Lincoln Turns the Trick
Lincoln purposely withheld news of military disasters so as not to discourage enlistments. To satisfy the endless levies for troops, Secretary of State William Seward scoured Europe for mercenaries, Lincoln allowed Northern governors to count captured slaves against State quotas, and generous enlistment bounties put many men in blue who would not otherwise fight. After McClellan’s defeat at Gaines’s Mill, the Comte de Paris related that “Far from letting the [Northern] people know what was taking place around Richmond, the Secretary of War [Seward] . . . gave out that the Army of the Potomac had undertaken a strategic movement which would result in the capture of Richmond.”
Bernhard Thuersam, www.Circa1865.com
Lincoln Turns the Trick
“The defeat of General [George] McClellan’s right wing at Gaines’s Mill [June 1862] was a shock to President Lincoln and his cabinet, who were daily anticipating the capture of the Confederate capital. It was hard for them to realize that the expensively equipped Grand Army, on which their hopes and expectations of swiftly ending the war were fixed, had turned its back on Richmond.
President Lincoln, on further weighing McClellan’s despondent telegram, felt assured that the Peninsula campaign was about to end in failure and that a new levy of troops would be necessary.
Yet, while he wanted volunteers badly, he was, as he says in a carefully prepared letter to Secretary [William] Seward, fearful that “a general panic and stampede would follow” if he “publicly appealed to the country for this new force”; for the desperate strait of the Federal army on the Peninsula was being withheld from the people. How otherwise than by direct call, queries Bancroft [Life of Seward], “could a hundred thousand new soldiers be obtained? Seward was a master of political strategy, and Lincoln was no novice. Here is the device: it was principally Seward’s.”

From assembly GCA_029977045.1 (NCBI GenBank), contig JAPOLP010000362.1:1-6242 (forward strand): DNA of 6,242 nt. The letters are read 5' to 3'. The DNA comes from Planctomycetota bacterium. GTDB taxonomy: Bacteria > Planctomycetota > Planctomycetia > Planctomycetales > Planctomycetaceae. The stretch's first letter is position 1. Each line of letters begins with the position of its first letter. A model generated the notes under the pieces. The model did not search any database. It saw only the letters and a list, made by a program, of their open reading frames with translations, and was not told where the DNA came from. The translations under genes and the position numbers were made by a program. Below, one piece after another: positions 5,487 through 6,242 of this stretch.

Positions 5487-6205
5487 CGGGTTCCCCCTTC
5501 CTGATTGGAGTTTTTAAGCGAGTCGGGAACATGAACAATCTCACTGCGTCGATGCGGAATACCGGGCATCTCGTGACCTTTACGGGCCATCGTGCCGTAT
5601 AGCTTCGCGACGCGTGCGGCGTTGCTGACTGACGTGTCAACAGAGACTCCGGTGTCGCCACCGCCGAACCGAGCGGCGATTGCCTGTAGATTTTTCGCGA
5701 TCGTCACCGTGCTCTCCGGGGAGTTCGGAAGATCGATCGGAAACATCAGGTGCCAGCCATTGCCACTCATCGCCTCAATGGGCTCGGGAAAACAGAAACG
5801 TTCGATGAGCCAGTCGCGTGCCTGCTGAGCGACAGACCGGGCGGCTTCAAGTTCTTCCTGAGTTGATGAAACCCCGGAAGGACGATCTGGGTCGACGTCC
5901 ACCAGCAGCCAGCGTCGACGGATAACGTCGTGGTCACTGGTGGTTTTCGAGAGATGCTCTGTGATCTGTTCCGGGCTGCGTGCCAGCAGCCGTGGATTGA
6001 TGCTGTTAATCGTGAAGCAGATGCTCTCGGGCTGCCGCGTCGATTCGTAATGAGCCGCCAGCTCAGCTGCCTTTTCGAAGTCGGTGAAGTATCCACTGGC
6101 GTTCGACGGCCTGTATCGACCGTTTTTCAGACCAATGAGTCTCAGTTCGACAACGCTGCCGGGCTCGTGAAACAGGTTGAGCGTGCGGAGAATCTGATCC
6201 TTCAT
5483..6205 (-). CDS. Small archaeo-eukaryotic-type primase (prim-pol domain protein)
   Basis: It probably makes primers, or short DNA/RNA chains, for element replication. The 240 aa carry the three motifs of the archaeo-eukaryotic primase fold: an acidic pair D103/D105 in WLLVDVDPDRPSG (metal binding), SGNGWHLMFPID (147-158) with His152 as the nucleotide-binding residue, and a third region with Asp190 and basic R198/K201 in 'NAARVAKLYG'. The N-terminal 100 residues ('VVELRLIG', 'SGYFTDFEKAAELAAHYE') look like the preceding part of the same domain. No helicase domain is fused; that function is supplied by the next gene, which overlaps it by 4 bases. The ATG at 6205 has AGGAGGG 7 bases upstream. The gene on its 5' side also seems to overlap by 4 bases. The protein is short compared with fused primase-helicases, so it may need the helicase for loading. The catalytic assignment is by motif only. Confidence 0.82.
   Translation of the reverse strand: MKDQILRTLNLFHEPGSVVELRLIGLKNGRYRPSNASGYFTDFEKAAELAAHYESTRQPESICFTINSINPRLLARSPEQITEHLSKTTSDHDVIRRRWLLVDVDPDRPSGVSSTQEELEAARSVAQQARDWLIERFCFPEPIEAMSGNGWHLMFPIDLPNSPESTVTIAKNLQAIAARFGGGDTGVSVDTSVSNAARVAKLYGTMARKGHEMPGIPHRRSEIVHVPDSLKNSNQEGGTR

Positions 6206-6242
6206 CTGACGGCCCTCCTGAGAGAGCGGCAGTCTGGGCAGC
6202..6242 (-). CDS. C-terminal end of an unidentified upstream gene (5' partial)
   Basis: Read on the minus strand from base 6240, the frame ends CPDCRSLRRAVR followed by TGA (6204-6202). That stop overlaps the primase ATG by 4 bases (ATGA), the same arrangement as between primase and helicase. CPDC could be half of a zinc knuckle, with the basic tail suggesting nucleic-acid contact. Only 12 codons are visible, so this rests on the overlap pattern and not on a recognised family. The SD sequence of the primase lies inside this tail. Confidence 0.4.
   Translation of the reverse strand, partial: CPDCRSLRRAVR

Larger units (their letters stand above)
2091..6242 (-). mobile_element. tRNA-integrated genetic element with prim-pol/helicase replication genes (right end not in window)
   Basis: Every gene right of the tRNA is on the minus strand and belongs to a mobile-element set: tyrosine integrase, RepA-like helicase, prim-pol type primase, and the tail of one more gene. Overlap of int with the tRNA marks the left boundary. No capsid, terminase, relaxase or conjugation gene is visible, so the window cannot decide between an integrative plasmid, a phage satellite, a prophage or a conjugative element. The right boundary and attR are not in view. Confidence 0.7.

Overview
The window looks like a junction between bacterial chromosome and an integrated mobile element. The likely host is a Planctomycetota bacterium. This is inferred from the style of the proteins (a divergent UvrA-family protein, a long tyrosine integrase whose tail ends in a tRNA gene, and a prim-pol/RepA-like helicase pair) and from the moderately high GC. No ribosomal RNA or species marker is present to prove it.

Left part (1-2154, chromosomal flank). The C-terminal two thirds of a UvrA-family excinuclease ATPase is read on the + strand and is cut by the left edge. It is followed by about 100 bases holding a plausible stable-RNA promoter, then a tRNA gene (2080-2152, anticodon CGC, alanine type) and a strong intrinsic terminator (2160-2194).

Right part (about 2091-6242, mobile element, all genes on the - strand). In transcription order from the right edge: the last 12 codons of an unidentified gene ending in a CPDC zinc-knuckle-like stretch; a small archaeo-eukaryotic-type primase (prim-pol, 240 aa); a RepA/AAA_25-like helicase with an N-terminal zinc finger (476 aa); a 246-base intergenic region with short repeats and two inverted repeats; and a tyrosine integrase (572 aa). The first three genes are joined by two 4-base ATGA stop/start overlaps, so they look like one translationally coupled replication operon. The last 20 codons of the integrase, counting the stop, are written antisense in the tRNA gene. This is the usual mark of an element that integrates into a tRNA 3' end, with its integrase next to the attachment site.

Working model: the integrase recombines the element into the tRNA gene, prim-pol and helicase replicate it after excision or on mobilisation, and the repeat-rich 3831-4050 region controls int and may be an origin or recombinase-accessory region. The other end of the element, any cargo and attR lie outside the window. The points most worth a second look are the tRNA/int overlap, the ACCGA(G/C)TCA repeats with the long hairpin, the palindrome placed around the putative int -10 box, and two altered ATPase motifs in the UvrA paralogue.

Seward, taking with him Lincoln’s letter just mentioned and an equally adroit letter to the governors of Northern States, hurried to New York and other cities for personal and telegraphic conferences with such governors and other men of influence as could meet them. During these conferences Seward so shaped matters that the responsibility for a new levy was seemingly shifted from the President and assumed by the governors of the several States.
To give the appearance of reality to the transaction he formulated a petition for the loyal governors to sign. The petition recites:
“The undersigned, governors of the states of the union, impressed with the belief that the citizens of the states which they respectfully represent are of one accord in the hearty desire that the recent successes of the Federal arms may be followed up . . . that you at once call on the several states for such equal numbers of me . . . as may in your judgment be necessary to garrison and hold all the numerous cities and military positions that have been captured by our armies and to speedily crush the rebellion.”
To this uniquely contrived petition, the President graciously replied: “Fully concurring in the wisdom of the views expressed to me in so patriotic a manner by you . . . I have decided to call into the service an additional force of three hundred thousand men.”
When the correspondence, “purporting to be the voluntary request of eighteen governors to the President,” was published on July 2, the people were still ignorant of McClellan’s discomfiture. When [the Northern public] learned that the army had been driven to Harrison’s Landing, the trick had been turned. “The alarm and anger of the North,” adds Bancroft, “were great, but the prospects of having large reinforcements saved the administration from serious embarrassments.” Under this call 421,465 men were secured. To stimulate volunteering Secretary Stanton agreed, at Seward’s request, to go beyond his lawful authority and advance $25 out of the $100 bounty promised to each recruit.”
(The History of North Carolina in the War Between the States, Volume II, Bethel to Sharpsburg, Daniel Harvey Hill, Edwards & Broughton, 1926, pp. 128-130)